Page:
Now, if not learning how to stop before launching oneself over a ski jump—as modest as it was—was a bit of an oversight, then not learning how to turn before heading down a substantially larger hill was perhaps a more egregious mistake, for we were quickly rocketing straight down the slope, back toward the loading area, all the while intensely praying that no one would cross our paths. Fortunately, we missed all our fellow skiers, and in less than a 30 seconds found ourselves still upright at the bottom of the slope … heading straight for the flimsy snow fence separating us and the lift line.
Now, as I have already said, I had learned how to snow plow in order to avoid running into the backs of houses, but I had never tried this technique at what seemed like breakneck speed, so quickly discovered that skis with wooden edges really don’t dig into packed snow well at all. Barely able to slow my progress, and the fence looming larger by the second I did the only thing I could under the circumstances: I fell, rolled over a half dozen times and came to rest inches from the fence – and a line of terror-stricken skiers. Keith was similarly sprawled out beside me.
Well, all’s well that ends well, they say. So we picked ourselves up, headed right back to the top of the hill, and started down again. Now, if our first run on a real “mountain” was an exercise in recklessness, our second trip was a model of caution—this time snow plowing diagonally across the hill at approximately three miles an hour. When we got to the far side of the slope, we experimented leaning this way and that until finally figuring out how to turn and cross back to the other side of the slope, a technique we would repeat a couple dozen times that run until we started to look like real skiers—or at least our image of what real skiers should look like. This was New Jersey after all.
Well, we never went back to that ski area. And a much discussed trip to the Adirondacks somehow went the way of so many other good ideas that require both planning and money. So we continued to do our skiing jumping locally when conditions permitted, which wasn’t that often. But the ski bug had taken hold, and just when I was considering where to spend my college years. Consequently, when my guidance counselor suggested the University of New Hampshire for its respected engineering program, I immediately added silently, “and awesome skiing.”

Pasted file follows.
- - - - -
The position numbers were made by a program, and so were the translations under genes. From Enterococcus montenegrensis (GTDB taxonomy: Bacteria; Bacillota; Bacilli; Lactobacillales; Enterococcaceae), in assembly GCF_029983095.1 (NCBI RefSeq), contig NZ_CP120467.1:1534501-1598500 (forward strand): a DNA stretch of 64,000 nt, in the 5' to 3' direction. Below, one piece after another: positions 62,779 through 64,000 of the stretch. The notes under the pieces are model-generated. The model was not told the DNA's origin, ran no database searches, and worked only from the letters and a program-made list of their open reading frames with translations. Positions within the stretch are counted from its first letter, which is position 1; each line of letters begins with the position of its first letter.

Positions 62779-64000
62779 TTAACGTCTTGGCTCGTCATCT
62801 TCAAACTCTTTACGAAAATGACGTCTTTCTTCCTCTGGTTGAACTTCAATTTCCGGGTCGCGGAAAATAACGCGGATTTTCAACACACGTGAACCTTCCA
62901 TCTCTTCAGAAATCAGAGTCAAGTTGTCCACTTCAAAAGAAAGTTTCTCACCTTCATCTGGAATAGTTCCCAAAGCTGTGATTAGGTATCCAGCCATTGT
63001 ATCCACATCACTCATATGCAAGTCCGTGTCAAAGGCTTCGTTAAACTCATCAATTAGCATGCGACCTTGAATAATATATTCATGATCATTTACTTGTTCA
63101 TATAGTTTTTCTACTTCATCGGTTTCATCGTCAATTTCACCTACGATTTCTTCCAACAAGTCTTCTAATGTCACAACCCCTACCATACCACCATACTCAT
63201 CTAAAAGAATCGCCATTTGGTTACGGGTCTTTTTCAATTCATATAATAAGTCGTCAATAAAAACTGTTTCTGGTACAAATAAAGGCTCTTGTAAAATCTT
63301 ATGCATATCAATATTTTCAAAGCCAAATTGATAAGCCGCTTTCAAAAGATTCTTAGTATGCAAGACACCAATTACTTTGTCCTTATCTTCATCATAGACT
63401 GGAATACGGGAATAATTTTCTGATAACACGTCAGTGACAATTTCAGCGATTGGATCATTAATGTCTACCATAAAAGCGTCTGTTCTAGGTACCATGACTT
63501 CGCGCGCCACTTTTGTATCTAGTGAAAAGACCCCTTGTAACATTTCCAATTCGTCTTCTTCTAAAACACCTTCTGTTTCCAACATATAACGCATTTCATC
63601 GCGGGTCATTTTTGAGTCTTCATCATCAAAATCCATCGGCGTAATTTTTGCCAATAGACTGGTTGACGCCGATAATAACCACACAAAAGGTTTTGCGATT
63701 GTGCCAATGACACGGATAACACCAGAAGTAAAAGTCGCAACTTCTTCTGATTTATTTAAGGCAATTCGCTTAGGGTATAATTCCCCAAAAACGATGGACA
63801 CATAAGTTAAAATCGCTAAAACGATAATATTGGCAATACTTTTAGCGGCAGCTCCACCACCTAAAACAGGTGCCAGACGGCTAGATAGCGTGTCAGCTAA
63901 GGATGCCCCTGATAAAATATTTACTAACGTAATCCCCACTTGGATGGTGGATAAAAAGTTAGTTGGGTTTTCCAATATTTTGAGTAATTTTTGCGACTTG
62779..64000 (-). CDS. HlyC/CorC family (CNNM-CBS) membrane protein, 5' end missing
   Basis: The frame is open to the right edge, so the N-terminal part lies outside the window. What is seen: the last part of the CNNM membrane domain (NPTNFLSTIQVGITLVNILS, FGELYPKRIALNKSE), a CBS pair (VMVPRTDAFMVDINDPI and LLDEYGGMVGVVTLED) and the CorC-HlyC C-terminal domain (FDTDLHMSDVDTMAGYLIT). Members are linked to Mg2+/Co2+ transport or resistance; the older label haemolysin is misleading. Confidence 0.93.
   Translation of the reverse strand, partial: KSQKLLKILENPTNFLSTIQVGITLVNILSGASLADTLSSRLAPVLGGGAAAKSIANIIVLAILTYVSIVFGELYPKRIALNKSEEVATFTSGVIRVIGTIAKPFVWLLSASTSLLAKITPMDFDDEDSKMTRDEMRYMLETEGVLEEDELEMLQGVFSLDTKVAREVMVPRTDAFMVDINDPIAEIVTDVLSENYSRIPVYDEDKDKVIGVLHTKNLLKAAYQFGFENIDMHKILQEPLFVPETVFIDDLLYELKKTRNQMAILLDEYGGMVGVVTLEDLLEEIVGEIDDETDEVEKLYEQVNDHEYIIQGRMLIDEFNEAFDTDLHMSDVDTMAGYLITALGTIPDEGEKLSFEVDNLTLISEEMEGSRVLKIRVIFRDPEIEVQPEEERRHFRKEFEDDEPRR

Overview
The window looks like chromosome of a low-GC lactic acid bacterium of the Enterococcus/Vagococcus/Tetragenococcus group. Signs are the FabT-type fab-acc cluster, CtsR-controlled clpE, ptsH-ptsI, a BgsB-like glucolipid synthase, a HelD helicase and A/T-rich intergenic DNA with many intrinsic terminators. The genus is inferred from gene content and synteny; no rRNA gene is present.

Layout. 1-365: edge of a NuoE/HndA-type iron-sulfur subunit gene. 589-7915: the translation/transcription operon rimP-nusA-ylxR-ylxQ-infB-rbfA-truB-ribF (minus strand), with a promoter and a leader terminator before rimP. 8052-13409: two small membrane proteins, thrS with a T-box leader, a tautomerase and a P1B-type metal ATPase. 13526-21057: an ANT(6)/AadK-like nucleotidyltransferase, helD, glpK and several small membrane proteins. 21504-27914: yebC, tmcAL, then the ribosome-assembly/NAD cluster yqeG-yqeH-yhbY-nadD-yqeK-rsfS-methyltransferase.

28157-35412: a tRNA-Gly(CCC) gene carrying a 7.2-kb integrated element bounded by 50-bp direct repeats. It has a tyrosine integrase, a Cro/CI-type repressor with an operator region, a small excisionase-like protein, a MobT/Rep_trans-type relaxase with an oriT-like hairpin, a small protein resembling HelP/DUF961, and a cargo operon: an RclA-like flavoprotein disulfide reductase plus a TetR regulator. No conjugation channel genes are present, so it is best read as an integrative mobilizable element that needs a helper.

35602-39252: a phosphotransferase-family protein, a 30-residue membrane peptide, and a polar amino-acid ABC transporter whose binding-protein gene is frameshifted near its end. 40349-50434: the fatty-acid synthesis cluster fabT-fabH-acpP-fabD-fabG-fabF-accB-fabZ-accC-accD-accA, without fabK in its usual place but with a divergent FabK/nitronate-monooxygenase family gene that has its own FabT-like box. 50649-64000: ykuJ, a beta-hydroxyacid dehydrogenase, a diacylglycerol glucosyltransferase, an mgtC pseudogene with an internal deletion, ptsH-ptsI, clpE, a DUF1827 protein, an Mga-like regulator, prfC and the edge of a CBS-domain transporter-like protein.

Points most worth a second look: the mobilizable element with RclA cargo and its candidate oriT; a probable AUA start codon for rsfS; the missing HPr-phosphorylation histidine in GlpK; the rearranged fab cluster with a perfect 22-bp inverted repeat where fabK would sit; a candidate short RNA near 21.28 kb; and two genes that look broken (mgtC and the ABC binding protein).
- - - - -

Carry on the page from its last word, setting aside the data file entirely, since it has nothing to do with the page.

I did end up at UNH, though it was a bit deflating to arrive on campus only to discover that not only was its terrain was flatter than my hometown in New Jersey—decent skiing was more than an hour’s drive away.
Over the four years I attended UNH, I’m guessing I didn’t get to ski more than a half dozen times. The one four-day trip we had dutifully planned to Stowe, Vermont, was short-circuited by a fender-bender incurred barely a half-hour from school. Still, I learned to tolerate cold and biting winds of winter, and thus chose to stay in area after graduation, eventually running a small nightclub near campus.
Which brings me to the main point of this story. Winter brought snow, and snow enabled skiing, and skiing six-thousand-foot mountains hooked me on the idea of New Hampshire as a destination for college. (Previously I had set my sights on southern California.) Which positioned me after school to be running a college nightclub; which is where I met my wife for the first time; which set me on a thirty-plus-year path that, if not always without its hidden potholes, one that brought more pleasures than I could possibly have expected when I innocently thought, “and awesome skiing.”
To be perfectly honest, it was another seven years after that fateful night before my wife and I started dating, By then I had abandoned downhill skiing for cross-country—a source of cheap thrills and no mountains necessary—and moved from the open spaces of southern New Hampshire to the cramped confines Cambridge. And though we eventually married and moved to the home town of Great Brook Farm cross-country ski area, one of the few in metro Boston, we have never skied together—cross-country, downhill or jumping.
Still, I’m convinced that skiing was the key factor that sent me her way. (Ironically, when I made the fateful decision to head north for college, she was living just 20 miles to the south of me.) And there’s no skiing without winter. So I am resigned to bucking up and bearing the cold and snow and ice and frozen slush and bitter winds of winter with minimal complaint—at least until global warming makes it all unnecessary. Which makes me think it’s time to go fire up the furnace and send some more CO2 into the atmosphere, and just maybe this winter will be another warm record breaker. Sorry, Great Book.